I’ve had quite a time of it during my little tour of France this summer. As well as seeing lots of towns and cities that were hitherto unknown to me, it’s also been a great opportunity to add to my knowledge and collection of local gastronomic specialities.
Earlier this summer, before the main holiday, we visited Rouen, which yielded Calvados (read: apple liqueur) chocolates, as well as barley sugar made with apple juice (yummy but messy).
In many places along the west coast of France you travel through some of the most famous wine-making areas in the world (chiefly Bordeaux) so of course the focus is on these. As you move further south, though, things get more interesting. We discovered mogettes, which are nougat chocolates that resemble green stones, and seem reasonably priced even if ordered online (see here). They are similar to the more widely available but still nonetheless different cailloux, which we found in Annecy: sweets made with chocolates or with almonds and then coated with sugar to more authentically resemble stones. Weirdly, though, the chocolate cailloux taste more like sugar than like chocolate. Available at $15/lb from FavorOnline, they are obviously much cheaper actually in France.
On the savoury front, we also went to the region of Savoie (near Annecy and Chambéry), which is very close to Switzerland and Italy and of course is fairly mountainous. This means they specialise in mountain food, which basically means fondue 😀 I had a ‘marmite savoyarde’ one lunchtime, which basically involves layers of melted cheese and meat. Couldn’t finish it all! Very rich but completely worth it.
In the Drôme and Ardèche regions, there is also much to be had in the way of local specialities (going back to sweets this time). Montélimar attracts plenty of foreign tourists not only for its castle but also for its most famous export – its nougat. This means there are nougat shops everywhere, and of course I bought some. It comes in chiefly soft and hard varieties, but also exists in a few other variants too (orange, chocolate…). All traditionally made and very yummy. There is also a nougat museum (!!!) – the Palais de Bonbons et Nougat – but I didn’t get to visit (this time).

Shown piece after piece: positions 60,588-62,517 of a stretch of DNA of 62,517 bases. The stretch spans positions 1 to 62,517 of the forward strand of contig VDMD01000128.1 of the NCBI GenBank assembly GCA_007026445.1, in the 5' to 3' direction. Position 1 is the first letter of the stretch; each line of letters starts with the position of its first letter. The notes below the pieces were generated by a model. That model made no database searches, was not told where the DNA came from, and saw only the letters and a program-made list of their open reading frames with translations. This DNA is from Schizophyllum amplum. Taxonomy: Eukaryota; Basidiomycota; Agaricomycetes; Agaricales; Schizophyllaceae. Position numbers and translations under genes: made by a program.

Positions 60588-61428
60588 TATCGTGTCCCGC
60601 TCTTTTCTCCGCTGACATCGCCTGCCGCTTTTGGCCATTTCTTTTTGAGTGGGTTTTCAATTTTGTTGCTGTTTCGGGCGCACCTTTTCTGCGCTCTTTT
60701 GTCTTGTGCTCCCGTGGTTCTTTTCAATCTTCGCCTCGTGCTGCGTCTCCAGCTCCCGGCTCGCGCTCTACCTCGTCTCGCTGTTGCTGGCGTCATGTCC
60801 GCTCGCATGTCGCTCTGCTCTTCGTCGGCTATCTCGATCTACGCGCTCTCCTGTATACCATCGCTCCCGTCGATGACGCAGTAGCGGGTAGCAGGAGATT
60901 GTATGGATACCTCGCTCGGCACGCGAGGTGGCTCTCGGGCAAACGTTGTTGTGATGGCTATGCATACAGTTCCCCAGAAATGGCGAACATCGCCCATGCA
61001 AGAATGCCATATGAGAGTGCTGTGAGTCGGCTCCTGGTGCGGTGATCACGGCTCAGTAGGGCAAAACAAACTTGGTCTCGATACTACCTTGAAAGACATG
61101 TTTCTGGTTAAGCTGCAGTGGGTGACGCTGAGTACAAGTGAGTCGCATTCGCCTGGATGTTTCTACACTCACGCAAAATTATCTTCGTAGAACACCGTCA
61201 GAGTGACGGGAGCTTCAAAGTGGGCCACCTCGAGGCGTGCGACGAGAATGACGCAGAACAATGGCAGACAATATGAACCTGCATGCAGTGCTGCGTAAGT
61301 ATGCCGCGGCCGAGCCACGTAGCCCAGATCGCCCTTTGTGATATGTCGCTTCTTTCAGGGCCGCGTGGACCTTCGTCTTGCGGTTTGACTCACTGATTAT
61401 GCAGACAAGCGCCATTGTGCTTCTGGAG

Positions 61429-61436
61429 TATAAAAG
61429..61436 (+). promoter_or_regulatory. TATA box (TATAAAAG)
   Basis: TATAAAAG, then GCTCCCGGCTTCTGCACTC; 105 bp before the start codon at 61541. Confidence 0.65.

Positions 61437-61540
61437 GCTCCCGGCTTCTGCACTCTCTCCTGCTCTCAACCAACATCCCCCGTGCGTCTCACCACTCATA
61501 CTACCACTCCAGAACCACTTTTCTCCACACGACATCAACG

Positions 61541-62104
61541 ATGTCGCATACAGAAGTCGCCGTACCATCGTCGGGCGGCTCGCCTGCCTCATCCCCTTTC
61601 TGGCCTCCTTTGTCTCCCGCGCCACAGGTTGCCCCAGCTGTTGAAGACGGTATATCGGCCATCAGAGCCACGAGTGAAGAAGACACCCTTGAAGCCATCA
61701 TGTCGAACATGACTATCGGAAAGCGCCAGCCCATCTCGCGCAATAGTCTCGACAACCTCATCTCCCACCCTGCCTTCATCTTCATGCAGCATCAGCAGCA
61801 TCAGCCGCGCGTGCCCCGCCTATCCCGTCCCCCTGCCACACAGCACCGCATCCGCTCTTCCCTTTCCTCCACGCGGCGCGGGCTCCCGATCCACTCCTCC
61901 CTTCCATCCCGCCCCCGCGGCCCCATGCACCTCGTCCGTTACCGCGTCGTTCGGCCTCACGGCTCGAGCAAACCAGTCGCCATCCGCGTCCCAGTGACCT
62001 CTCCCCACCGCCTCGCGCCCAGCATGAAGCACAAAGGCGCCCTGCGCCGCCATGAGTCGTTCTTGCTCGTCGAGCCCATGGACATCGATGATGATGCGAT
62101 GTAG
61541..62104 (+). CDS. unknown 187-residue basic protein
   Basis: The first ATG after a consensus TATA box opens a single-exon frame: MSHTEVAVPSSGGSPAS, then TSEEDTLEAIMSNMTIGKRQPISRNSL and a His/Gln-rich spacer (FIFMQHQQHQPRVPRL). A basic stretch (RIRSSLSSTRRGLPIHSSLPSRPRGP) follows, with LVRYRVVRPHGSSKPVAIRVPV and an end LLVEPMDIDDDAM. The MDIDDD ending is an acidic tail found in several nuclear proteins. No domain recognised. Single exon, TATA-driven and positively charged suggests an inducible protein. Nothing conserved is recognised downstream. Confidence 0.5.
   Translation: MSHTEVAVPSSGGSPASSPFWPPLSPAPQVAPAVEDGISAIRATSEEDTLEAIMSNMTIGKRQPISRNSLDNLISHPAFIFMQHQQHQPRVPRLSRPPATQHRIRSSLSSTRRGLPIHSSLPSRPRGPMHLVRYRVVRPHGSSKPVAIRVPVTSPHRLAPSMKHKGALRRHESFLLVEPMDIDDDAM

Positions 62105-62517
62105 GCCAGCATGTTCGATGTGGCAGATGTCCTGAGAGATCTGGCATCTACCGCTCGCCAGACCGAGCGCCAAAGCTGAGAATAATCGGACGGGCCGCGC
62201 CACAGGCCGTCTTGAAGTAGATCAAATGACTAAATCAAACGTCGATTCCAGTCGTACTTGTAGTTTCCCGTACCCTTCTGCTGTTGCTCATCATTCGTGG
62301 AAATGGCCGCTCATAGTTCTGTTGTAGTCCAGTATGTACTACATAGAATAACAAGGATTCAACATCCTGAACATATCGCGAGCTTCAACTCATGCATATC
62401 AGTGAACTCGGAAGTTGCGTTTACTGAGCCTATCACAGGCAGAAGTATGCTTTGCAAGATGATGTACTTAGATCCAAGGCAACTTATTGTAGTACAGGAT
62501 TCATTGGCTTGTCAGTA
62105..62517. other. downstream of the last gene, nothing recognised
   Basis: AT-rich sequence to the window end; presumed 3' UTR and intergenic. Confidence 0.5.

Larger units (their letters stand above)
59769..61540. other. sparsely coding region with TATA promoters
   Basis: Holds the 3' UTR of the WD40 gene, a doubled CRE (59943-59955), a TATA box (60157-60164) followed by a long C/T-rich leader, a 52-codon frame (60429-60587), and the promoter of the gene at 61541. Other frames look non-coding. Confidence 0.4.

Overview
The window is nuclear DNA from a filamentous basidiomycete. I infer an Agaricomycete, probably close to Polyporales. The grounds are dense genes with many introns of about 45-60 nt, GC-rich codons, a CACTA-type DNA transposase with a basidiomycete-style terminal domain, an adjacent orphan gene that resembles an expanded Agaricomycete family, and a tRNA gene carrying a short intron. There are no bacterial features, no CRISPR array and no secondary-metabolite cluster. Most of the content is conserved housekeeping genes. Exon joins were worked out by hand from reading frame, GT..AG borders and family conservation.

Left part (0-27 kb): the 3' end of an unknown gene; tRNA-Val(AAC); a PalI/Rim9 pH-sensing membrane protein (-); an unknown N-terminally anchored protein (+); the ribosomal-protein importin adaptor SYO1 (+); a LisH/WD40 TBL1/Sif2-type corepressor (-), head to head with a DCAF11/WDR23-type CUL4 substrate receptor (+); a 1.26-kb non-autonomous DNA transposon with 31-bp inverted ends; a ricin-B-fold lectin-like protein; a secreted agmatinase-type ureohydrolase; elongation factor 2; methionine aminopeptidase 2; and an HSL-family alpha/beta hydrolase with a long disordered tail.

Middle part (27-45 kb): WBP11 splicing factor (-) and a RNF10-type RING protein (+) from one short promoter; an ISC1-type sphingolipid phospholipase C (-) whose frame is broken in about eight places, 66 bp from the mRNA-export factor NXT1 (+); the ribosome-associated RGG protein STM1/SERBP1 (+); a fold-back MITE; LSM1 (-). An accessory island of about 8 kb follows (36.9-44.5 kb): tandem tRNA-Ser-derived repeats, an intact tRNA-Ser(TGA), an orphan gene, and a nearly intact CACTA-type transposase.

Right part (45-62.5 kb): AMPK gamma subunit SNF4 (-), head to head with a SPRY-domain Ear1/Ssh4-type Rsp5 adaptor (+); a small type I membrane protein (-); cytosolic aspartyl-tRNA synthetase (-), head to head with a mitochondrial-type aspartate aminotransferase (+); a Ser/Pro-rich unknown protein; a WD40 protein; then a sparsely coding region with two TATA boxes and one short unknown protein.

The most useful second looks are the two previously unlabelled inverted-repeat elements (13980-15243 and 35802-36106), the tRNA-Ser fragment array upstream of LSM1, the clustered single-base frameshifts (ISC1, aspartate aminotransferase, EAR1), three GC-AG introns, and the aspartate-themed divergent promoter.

I have still a few more days left down here, but also a few stops remaining on my gastronomic tour. I have visited them before, but perhaps this is just testament to their wondrousness. The first is Tain l’Hermitage, which plays host to the Valrhona factory. Valrhona is delicious local chocolate, which is even more delicious than Jeff de Bruges (reviewed in my previous post), and which is deemed to be so good that it is used by Heston Blumenthal (owner and head chef at the Michelin-starred Fat Duck) in his recipes. Despite being known worldwide (as shown by the queues of tourists that flock to the shop attached to the chocolate factory), it is actually not always that easy to find in physical shops, with it being almost easier to buy online. They probably do this to try to maintain their air of exclusivity, but no matter how hard you have to look, it’s always worth it.
Finalement, something even more difficult to find. Like the mogettes, the copeaux are a near-damn impossibility to buy anywhere, even online (they are fragile and don’t always travel well). Originating in the town of St-Péray, the copeaux de malavieille (to give them their full name) are delightful twists of biscuit flavoured with orange flowers. Incredibly moreish, they are rendered somehow even tastier by their secretive aspect. Made nowhere else in the world, the only chance you will have to taste them is if you go there or if someone brings you back some. I go there every chance I get 😀